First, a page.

April 11, 2018
With only a few weeks left of session, there is still plenty of work to do in order to protect Minnesota’s water resources.
Reducing Chloride Pollution in Lakes, Rivers and Streams
Conservation Minnesota is partnering with a wide coalition of groups to help pass legislation this session that aims to reduce chloride pollution caused by excessive salt application. Committees in both the Minnesota Senate and Minnesota House of Representatives have heard the bill (HF 3577/SF 3199). The House passed the bill through Environment, Civil Law and Ways and Means committees. The Senate version has passed through the Environment Policy committee but has stalled in the Judiciary committee. Conservation Minnesota is working with our partners, and the Governor’s Office, to make sure that this bill to protect Minnesota’s lakes and rivers from chloride pollution becomes law by the end of the legislative session on May 21.
Implement the New Buffer Law
While the vast majority of Minnesota landowners are in compliance with the new riparian buffer law, there are still some members of the legislature who want to repeal this important protection for our water resources. The Board of Water and Soil Resources is developing the regulations necessary to enforce the new law, and Conservation Minnesota will continue to work with the agency and our partners in implementing an effective and equitable law to protect water resources.
Conservation Easements Can Help Water Quality
Both the Minnesota House and Senate have yet to publicly debate a comprehensive Omnibus Tax bill, and this large and complicated bill is likely one of the last major bills that will be hammered out this session. Conservation Minnesota is still working to align Minnesota state property tax laws with a policy that promotes the use of conservation easements to help protect lakes, rivers and wetlands (see SF 1951). Most issues related to the Omnibus Tax bill will not be decided until closer to May 21st, so expect Conservation Minnesota to work on this issue throughout the remainder of the legislative session.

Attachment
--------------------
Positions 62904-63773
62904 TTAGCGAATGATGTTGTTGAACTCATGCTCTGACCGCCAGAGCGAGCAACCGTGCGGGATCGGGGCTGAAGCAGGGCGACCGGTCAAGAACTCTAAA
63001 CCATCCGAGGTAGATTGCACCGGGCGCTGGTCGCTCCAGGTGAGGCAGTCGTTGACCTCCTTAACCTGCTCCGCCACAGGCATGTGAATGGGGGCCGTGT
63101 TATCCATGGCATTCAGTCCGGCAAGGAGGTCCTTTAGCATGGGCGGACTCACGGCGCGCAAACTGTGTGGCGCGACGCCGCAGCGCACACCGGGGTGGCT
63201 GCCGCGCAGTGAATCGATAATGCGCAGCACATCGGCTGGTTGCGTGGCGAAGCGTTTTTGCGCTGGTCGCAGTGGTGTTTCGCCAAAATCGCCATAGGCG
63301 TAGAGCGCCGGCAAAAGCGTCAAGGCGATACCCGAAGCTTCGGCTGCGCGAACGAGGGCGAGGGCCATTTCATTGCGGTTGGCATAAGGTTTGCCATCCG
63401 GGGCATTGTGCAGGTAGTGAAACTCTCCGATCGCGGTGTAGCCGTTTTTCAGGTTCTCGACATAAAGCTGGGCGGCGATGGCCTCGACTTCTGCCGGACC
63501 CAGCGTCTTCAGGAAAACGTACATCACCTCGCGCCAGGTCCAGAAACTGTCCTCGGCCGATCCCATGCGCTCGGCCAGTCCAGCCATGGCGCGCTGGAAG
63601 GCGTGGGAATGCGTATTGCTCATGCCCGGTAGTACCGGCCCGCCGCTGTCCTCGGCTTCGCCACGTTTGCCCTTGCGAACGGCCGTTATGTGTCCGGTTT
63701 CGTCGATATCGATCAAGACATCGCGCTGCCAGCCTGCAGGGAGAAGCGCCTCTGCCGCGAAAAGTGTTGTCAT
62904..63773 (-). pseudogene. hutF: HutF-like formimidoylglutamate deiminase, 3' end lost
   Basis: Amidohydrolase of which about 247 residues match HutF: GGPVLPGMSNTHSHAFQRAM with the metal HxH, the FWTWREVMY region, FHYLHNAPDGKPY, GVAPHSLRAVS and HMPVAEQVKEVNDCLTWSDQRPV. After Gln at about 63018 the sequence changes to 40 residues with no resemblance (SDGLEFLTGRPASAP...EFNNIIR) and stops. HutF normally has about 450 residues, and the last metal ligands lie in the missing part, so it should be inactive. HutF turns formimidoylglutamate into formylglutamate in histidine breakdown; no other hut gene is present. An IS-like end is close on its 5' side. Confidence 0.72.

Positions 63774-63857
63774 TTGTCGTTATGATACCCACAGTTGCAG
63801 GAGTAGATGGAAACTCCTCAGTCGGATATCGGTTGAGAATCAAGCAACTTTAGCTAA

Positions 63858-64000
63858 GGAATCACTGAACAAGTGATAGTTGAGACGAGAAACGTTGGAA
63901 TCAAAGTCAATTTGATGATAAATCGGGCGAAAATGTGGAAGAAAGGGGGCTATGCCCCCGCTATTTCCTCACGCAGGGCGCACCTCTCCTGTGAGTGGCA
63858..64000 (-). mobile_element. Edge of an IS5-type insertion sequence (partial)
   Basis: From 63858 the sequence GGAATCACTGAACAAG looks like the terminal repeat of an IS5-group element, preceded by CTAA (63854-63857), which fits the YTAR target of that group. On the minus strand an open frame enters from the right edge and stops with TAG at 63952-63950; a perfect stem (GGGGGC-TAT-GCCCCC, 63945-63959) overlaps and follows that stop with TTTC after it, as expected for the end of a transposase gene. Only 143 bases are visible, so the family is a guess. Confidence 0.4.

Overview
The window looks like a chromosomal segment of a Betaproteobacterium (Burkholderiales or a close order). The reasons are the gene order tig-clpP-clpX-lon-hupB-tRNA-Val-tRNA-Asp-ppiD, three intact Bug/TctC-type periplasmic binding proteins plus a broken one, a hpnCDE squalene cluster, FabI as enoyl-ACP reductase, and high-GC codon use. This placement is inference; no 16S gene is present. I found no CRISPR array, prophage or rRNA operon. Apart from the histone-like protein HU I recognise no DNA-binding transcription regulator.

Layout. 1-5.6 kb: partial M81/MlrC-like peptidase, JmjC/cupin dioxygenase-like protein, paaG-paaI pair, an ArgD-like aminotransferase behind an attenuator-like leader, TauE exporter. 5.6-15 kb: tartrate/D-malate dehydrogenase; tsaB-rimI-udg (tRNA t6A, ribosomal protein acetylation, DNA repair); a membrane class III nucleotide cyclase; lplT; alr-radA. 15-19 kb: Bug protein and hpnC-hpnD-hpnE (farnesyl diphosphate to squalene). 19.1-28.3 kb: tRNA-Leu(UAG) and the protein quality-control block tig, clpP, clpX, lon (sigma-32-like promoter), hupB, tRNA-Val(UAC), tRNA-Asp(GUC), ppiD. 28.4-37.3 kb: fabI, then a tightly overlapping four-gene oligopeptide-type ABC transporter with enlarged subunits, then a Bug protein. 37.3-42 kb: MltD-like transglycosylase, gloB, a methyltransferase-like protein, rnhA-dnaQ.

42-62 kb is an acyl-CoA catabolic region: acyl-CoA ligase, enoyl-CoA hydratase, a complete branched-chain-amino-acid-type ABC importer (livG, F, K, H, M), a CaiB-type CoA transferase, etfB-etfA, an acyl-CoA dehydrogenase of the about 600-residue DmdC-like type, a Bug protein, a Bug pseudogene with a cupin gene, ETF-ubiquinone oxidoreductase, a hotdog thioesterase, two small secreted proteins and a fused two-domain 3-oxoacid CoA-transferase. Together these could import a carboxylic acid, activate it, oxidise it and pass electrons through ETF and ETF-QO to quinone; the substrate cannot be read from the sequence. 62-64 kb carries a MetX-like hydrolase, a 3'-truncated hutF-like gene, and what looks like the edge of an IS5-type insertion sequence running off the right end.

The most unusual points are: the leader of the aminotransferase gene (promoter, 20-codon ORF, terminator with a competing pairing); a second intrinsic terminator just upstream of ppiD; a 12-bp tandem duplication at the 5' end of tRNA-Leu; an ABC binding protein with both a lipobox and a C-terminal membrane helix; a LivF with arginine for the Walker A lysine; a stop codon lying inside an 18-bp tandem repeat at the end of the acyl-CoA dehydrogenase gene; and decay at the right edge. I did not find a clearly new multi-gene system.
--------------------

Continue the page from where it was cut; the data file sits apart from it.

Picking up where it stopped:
Bonding to Help Clean Water
Just like a large tax bill, the Bonding Bill is one of the last major bills to be negotiated during a normal legislative session. You can expect that Conservation Minnesota will be working right up through May 21st to make sure this year’s bonding bill includes $30 million for CREP to pay for permanent protections for riparian lands, wetlands and wellhead protection areas; and an additional $167 million to help municipalities repair and replace outdated wastewater and drinking water infrastructure to keep of lakes and rivers clean.
Conservation Minnesota is also tracking: bills that would impact aquatic invasive species, bills regarding the Dept. of Agriculture’s Groundwater Protection Measure (also known as the Nitrogen Fertilizer Rule), bills modifying the wild rice sulfate rule, and bills that impact the ability of agencies like the Dept. of Natural Resources to make rules that protect our lakes, rivers and other water resources. With your help, Conservation Minnesota looks to further our work to protect the Minnesota you love.